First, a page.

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Public sector banks seen as safe bets despite blips

Last updated on: June 10, 2011 14:33 IST

Public sector banks seen as safe bets despite blips

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Sunaina Vasudev in Mumbai

Stocks of public sector banks are on average down 20 per cent over the past six months and about four per cent in the last month, under the impact of margin pressures, higher staff costs and portfolio quality issues necessitating a sharp increase in loan loss provisioning.

With several PSB stocks trading below their consensus 2011-12 estimated book values, the discount to their private banking peers has widened.

Analysts say the attractive valuations accompany persisting concerns on further portfolio quality deterioration, along with a weakening environment, which may slow credit growth and hurt net interest margins.

Thus, they recommend being selective and prefer the stocks of Bank of Baroda, Union Bank, Central Bank and Andhra Bank from a short to medium-term perspective.

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Image: Analysts recommend being selective.

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Public sector banks seen as safe bets despite blips

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With inflation still above RBI comfort levels, the interest rate cycle is likely to go some distance before peaking (policy rates are seen going up 50-100 basis points by end-2011).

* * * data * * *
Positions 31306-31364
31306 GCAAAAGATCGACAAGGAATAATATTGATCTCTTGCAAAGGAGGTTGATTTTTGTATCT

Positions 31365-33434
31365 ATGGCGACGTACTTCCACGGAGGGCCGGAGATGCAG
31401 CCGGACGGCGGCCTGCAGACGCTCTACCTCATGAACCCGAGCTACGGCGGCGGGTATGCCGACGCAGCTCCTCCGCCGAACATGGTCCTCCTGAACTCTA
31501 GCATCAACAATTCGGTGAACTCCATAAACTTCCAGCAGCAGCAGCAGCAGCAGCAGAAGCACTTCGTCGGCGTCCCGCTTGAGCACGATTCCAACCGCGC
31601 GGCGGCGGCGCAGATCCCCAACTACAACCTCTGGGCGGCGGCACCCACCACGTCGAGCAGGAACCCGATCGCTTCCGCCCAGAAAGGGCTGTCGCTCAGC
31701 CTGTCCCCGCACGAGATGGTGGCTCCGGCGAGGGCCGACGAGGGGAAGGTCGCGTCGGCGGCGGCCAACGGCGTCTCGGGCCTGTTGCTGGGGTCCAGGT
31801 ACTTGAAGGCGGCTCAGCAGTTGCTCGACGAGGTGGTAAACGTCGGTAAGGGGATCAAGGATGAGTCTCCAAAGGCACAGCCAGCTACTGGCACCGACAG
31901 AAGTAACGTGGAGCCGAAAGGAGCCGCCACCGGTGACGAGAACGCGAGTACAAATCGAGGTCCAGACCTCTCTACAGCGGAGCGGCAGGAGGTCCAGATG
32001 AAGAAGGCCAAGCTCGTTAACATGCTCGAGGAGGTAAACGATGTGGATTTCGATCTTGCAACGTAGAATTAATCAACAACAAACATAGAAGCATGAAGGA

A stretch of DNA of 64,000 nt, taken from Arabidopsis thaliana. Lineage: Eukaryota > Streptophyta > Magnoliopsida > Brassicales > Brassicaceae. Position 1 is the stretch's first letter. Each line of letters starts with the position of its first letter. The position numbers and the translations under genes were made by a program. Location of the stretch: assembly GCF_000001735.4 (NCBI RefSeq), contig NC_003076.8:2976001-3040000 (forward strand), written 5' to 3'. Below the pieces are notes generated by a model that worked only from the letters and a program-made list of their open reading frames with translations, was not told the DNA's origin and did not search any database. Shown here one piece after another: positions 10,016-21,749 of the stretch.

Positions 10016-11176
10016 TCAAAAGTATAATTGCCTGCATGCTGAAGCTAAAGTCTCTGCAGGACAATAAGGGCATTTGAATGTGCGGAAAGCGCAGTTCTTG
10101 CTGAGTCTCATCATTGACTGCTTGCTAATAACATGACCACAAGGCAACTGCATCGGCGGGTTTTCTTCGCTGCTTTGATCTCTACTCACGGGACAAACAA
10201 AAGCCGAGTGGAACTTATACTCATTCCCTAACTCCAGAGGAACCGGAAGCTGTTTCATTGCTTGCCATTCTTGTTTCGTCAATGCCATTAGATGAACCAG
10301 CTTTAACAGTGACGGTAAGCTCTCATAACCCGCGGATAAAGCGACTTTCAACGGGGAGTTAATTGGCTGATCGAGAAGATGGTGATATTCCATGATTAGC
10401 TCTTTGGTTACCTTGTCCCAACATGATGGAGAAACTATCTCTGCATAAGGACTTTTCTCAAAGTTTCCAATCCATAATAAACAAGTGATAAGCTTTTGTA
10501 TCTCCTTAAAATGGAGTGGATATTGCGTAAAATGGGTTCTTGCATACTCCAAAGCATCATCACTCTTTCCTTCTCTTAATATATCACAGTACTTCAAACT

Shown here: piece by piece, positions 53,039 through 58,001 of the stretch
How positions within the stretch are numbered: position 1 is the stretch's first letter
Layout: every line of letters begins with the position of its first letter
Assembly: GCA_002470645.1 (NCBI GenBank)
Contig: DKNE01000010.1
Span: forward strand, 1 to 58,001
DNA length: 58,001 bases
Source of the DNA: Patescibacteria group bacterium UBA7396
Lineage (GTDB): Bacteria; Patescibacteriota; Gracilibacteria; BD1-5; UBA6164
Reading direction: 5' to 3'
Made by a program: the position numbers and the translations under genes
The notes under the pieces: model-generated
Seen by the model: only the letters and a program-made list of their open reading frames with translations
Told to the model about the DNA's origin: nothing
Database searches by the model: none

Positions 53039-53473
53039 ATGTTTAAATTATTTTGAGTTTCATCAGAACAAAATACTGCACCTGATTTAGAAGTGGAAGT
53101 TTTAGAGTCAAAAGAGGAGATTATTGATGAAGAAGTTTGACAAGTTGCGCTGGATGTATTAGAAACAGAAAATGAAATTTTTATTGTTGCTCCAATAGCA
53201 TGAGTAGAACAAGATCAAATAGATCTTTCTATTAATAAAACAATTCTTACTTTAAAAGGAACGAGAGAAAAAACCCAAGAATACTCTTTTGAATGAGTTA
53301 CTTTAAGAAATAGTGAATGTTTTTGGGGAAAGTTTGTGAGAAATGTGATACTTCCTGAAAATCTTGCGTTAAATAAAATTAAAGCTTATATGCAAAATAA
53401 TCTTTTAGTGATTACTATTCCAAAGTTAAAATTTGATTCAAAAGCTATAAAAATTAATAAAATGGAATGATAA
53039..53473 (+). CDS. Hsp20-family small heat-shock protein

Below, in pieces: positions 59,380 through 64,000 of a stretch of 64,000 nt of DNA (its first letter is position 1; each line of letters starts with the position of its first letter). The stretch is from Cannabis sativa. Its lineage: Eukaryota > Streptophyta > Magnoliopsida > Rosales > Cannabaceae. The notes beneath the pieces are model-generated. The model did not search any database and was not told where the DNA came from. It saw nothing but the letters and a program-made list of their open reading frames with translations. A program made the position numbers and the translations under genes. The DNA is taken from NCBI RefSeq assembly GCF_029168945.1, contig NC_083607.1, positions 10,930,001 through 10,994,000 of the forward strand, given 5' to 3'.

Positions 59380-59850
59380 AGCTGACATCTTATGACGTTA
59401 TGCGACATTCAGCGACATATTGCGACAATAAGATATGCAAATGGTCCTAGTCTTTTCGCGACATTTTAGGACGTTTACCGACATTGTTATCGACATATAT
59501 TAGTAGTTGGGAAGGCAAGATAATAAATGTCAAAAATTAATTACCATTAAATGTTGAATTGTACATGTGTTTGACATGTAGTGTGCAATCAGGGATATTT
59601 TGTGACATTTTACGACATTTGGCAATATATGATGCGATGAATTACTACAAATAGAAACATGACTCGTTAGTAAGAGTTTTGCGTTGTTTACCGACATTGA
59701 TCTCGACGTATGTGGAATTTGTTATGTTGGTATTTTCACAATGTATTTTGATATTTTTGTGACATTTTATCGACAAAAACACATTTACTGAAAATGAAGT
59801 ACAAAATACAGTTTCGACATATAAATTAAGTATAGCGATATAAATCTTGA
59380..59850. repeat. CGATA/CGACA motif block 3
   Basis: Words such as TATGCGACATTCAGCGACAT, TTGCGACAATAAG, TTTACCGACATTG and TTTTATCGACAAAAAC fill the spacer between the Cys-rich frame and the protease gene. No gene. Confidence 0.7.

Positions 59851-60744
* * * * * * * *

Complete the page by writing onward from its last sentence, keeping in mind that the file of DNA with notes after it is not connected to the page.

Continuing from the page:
The high interest rate regime will hurt credit demand, margins and portfolio quality of the banking sector over the next one to three quarters.

While the central bank itself has lowered its credit growth outlook for 2011-12 to 19 per cent, distinctly lower than the near-22 per cent level in 2010-11, some analysts believe it could range lower and hurt pricing power of banks.

Net interest margins, down 10-15 basis points (100 bps is one per cent) sequentially for public sector banks, are expected to stay under pressure.

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Image: Interest rate cycle is likely to go some distance before peaking.

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Public sector banks seen as safe bets despite blips

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NIMs will be pincered between higher interest costs on deposits and borrowings, and a limited ability to pass on the added costs without hurting incremental credit growth and portfolio quality, notes A V Krishnan of Ambit Capital in a report.

He expects an additional 20 bps average margin impact on banks in coverage.

There are concerns on asset quality, too. These stem from the impact of the 2008 farm loan waiver on repayment culture in the agriculture portfolio, significant restructuring in the microfinance loan-book and the present concerns on infrastructure portfolio.

Provisioning costs are up 51 per cent sequentially on average for PSBs (against lower costs seen by most private banks).

Also, slippages from restructured books (agri and others) are likely to continue, adding stress to portfolio quality.

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Image: Slippages from restructured books will continue.

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Public sector banks seen as safe bets despite blips